This is a carryover from Blacks having no rights as an enslaved people especially after the United States Supreme Court Dred Scott decision that Blacks had no rights that a White person had to respect.

Even though it was in the form of a joke at the White House Correspondents Dinner, comedian Cecily Strong said that the only police that might get in trouble from killing a Black man may be the secret service, referring to the president. She also told a joke about the president’s hair and now it’s white enough to talk back to police. Even though these are jokes it is part of the narrative of how society views the continued plight of Blacks in America.

I say and mean “our” country because in searching my family history it is clear my family lost members in the Civil War and fought in World War I and II. I had cousins in the Korean and VietNam conflicts. This is not to mention my family’s free labor from toiling as slaves on the farms in North Carolina and Georgia.

I share in the frustration of those who want to resort to violence but I know violence is not the answer and so we must tell our young people to show and practice patience.

I still do not believe justice can be attained through violent means.

We must restructure America’s justice system and retrain all police officers while integrating this same system with diversity and hire and require people be from the communities they serve. The people funding our law enforcement must also be represented as law enforcement officers. Our agencies need to reflect the diversity of our communities.

Hardy L. Brown is Publisher Emeritus of the Black Voice News.

America's Law Enforcement Agencies are Out of Control

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Lately it seems, every week we hear of some national story of police abuse, brutality, and/or killing unarmed citizens (mostly African American or Latino and every once in a while, White), who falls victim to the madness by those who take a public oath to protect and be of service to citizens. Some of these acts of violence against citizens have left me wondering, who are these people being hired by law enforcement agencies? Better yet, when hiring, has a proper psychological evaluation been performed given that officers carry not only a badge, but a deadly weapon in the performance of their duties?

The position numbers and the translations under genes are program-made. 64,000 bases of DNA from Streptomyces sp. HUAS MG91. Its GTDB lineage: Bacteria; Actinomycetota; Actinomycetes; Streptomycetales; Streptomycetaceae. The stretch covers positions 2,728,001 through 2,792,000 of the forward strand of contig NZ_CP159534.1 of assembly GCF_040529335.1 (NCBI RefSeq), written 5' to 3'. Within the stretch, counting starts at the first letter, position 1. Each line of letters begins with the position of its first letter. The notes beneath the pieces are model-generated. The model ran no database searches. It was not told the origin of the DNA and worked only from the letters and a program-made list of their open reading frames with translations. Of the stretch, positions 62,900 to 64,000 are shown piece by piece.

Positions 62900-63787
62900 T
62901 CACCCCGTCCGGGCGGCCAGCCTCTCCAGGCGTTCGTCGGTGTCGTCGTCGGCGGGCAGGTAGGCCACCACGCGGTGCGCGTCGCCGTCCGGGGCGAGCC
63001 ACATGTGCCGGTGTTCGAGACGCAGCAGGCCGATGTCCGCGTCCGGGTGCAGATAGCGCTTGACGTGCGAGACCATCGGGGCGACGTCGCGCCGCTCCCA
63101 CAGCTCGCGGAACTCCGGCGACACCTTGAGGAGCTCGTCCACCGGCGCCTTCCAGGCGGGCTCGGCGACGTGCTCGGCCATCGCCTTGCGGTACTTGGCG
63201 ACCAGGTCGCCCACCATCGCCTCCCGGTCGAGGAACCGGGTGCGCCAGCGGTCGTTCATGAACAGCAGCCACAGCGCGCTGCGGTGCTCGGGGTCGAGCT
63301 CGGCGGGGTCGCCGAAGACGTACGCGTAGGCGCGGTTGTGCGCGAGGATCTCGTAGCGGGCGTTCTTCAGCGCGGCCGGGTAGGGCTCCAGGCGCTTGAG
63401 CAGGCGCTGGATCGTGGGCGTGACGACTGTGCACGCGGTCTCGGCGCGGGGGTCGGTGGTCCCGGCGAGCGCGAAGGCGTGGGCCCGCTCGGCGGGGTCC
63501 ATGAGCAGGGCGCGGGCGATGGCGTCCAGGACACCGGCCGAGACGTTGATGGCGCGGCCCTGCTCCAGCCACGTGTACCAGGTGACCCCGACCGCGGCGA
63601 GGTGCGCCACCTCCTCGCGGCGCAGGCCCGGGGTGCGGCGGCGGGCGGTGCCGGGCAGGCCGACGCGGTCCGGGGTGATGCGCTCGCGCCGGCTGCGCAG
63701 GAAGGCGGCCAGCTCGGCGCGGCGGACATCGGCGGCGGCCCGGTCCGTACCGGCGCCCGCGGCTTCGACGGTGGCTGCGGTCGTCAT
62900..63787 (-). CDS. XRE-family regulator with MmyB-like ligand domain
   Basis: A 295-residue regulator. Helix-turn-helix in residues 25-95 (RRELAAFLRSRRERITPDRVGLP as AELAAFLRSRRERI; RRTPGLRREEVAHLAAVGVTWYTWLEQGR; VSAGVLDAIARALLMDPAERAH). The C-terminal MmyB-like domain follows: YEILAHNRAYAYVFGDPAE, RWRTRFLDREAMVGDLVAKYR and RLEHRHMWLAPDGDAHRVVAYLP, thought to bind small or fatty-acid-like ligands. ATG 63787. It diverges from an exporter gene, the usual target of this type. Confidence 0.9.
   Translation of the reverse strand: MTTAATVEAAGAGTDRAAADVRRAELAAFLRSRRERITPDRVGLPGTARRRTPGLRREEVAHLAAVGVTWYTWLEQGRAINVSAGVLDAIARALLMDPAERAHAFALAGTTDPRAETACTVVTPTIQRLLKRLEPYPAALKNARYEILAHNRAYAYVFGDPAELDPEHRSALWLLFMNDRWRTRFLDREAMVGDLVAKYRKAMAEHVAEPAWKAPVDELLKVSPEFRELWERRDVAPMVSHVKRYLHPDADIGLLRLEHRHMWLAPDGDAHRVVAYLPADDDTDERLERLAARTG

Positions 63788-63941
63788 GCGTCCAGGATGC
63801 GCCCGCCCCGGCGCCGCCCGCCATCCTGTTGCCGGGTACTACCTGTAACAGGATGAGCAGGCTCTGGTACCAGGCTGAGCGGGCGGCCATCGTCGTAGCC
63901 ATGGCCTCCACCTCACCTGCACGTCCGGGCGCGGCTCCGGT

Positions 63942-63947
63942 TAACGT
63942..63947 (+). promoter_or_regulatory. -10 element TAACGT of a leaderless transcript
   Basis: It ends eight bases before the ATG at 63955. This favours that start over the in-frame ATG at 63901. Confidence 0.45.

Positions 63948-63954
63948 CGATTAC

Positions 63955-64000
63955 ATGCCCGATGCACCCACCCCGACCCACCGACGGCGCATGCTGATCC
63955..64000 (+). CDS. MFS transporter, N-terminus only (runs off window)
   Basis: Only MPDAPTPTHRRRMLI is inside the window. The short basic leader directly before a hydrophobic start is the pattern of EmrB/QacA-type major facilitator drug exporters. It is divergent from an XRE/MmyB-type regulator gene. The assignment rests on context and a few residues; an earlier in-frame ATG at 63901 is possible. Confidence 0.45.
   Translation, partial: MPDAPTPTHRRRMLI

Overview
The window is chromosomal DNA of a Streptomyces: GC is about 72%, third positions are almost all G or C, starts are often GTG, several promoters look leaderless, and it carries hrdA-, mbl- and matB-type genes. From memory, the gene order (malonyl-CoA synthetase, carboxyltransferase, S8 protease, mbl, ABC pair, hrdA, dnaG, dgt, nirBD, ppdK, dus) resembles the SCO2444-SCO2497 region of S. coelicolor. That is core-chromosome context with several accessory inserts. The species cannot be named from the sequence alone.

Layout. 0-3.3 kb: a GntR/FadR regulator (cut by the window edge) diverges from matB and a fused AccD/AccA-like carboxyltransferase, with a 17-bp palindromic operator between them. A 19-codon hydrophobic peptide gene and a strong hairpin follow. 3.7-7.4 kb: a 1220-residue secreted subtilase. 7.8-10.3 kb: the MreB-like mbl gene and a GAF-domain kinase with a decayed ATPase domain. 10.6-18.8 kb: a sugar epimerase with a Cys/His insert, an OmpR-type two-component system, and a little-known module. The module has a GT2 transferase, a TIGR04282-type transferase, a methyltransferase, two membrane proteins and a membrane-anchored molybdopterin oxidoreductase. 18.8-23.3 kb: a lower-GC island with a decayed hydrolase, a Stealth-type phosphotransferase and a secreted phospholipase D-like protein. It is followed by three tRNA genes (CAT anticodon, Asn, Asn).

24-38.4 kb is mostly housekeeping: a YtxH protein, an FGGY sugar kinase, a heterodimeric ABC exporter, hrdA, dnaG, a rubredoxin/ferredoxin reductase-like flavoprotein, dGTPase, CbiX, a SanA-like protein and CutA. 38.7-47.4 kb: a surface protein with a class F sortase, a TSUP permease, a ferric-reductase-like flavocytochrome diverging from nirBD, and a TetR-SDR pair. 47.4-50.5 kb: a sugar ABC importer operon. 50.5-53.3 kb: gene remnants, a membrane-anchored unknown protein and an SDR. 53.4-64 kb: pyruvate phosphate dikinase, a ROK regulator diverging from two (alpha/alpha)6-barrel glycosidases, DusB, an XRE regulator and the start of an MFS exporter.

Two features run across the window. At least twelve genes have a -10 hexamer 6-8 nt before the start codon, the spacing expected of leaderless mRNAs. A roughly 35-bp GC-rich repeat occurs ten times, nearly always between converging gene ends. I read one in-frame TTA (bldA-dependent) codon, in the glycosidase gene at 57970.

What is happening to the good people they hire in law enforcement? Is there something that is being taught after being employed that brings out the worst in some officers? Do some officers want to enforce the laws in this manner before they are hired but keep it undercover until such a time that they just can’t hold it any longer? Were they bad people from the start? These are some of the questions I have been recently asking myself on a weekly basis while trying to understand the current state of law enforcement.

Then we have those officers who know when another officer is wrong and help cover up for the bad behaving colleague. In some situations we have officers who will threaten those good officers if they do not cover for them.

There are many other questions that I have in trying to understand law enforcements actions in some of these abuse cases. The recent two cases in South Carolina and in San Bernardino County near Apple Valley leaves me to form some troubling conclusions that no law abiding citizen wants to believe. And, as I was writing this opinion, I heard of the most recent shooting involving a 73-year-old reserve deputy who shot and fatally killed an unarmed man in Tulsa, Oklahoma and stated that he thought he was firing his Taser not his revolver.

In South Carolina, a video taken by a citizen clearly shows a Black man running from a White police officer. The officer pulls his gun then as though taking target practice, fires eight shots thus killing his target. Then he walks at least twenty yards to the victim puts handcuffs on him without checking to see if the man was dead or still living. He then walks back to where something had dropped to the ground, picks it up and returns to the man’s side and drops it beside the victim. And in an audio recording released this week, the officer is overheard speaking to someone by phone and chuckles as he states, “Everything’s OK. … I just shot somebody.”

Another officer, an African American, comes into the picture and kneels down beside the shot victim but does nothing. After they return to the office they all write up that they did something that was not true as recorded on video. In other words, they are covering for each other.

The local newspaper did a story of the shooting and reported nothing unusual until the video surfaced to dispute the police officers written reports. The police chief decided to terminate and arrest the officer and charge him with murder.

This type of scenario happens all too often and is reported in most U.S. communities by the local press. They do not ask any questions but take the reports offered to them by the police departments. They take the police reports as gospel even though the community is telling a different story. This in my opinion is due to the fact that the local press has no relationship with the community they claim to report on. The reporters live somewhere else and usually do not look like the people they are covering. This is why our Black and Latino owned newspapers are so important in most communities.